The empire reacts to lower mortgage rates

After the huge rally in bonds and stocks last week, I wondered when the Federal Reserve he would make a statement to try to reverse some of this momentum. Well, it didn’t take long: Federal Reserve Governor Christopher Waller made comments at an economic conference in Australia on Sunday that clarified their position.

This is the second time this year that the Fed empire has reacted after mortgage rates fell. Currently, the 10-year yield has reversed and is already pointing up towards 3.90%.

Here are some of the comments made by Waller, second tweet by Nick Timiraos from the Wall Street Journal:

“The market seemed to be waaaa-aaaay ahead…. I can’t really stress that this is a data point.

“We still have a long way to go.”

The Federal Reserve is very upset by the market reaction; they know that housing is in a recession and that jobs are being lost. If mortgage rates start to rise towards 5% and stay there, their recession forecast for job loss would be harder to come by next year. Note the use of the language of “waaaa-aaay out front.”

I understand that last week’s stock and bond market rally was extreme – I believe people were on the other side of the trade, thinking the CPI report was going to be warmer than average. People got out of that trade when that didn’t happen and the markets worked with it.

However, the Fed doesn’t think that way. They were very upset that mortgage rates would drop in early summer and will do their best to create more pain for American families.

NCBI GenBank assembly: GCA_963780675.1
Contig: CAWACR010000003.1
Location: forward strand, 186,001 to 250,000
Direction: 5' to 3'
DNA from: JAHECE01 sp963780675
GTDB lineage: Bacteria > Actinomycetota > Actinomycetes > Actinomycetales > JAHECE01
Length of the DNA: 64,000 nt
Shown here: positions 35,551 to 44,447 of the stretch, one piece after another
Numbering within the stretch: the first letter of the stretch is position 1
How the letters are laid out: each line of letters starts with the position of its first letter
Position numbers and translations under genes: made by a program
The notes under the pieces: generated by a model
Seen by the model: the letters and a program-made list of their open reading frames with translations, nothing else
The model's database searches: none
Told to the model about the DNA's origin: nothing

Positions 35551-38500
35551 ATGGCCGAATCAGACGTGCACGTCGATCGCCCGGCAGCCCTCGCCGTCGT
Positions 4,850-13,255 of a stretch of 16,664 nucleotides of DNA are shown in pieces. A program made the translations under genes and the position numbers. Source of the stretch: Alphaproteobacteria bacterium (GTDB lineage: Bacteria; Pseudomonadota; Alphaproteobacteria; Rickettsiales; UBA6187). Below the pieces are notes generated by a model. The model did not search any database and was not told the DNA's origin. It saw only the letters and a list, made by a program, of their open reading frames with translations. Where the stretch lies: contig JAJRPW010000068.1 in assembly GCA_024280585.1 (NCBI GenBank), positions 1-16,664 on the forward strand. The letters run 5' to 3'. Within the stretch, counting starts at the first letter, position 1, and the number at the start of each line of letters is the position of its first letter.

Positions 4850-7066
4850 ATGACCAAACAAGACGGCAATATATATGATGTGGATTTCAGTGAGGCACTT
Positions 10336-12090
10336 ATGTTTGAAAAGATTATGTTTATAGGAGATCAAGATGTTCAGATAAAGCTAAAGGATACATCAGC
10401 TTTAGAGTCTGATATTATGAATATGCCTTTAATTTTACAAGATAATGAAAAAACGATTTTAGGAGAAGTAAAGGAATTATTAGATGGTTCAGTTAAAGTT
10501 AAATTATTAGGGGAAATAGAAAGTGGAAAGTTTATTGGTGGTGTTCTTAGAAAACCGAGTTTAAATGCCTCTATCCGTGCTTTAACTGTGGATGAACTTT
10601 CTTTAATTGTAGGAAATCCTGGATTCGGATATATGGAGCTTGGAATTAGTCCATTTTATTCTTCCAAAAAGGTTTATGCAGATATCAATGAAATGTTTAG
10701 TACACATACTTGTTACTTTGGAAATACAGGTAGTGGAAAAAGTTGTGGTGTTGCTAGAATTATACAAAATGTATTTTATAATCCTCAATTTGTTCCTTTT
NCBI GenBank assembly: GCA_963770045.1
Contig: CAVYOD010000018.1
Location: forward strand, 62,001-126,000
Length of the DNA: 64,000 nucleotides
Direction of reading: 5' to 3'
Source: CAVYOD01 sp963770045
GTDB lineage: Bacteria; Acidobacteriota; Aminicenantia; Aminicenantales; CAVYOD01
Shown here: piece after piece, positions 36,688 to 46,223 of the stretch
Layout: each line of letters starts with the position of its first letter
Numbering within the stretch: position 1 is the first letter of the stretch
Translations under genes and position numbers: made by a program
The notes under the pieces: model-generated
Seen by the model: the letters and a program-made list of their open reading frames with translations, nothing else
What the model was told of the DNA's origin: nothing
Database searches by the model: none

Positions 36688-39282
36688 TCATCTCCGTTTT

Timiraos other tweets:Waller on easing financial conditions following Thursday’s market reaction: “This is exactly the situation we entered in July. ” Then there was “An easing of financial conditions that we were trying not to do”. 7.7% CPI inflation “it’s huge”.

Mortgage rates fell from 6.25% to 5% in July; construction found some stabilization for the short time we were in the low 5 and members of the Federal Reserve hated it. They did a complete media blitz making sure people knew they weren’t joking that Americans needed more pain, the job market was too tight, and wage growth too strong.

The Fed, to their credit, has presented a united front on this, arguing that the best way to fight inflation is for Americans to lose their jobs and for labor markets to become so weak that wage growth slows.

It’s now November, but the Fed hasn’t changed its playbook: any chance to try to avoid a recession or even attempt to reverse the housing recession will be met by such a coordinated media blitz. This weekend is the second time the Fed has shown that it is shocked by the market move. However, this time around mortgage rates went from 7.373% to 6.60%, a far cry from the 5% level we saw earlier.

Waller also pointed out that if you use a Taylor-type policy rule, short-term interest rates aren’t that high. “We’re not that tight. Real rates are barely positive after one year. “

The Atlanta Fed defines the Taylor rule as “an equation introduced by John Taylor in a 1993 document that prescribes a value for the federal funds rate – the short-term interest rate targeted by the Federal Open Market Committee (FOMC). ) – based on values ​​of inflation and economic slowdown such as the output gap or the unemployment gap. Since 1993, alternative versions of the original Taylor equation, called “simple (monetary) political rules” have been used.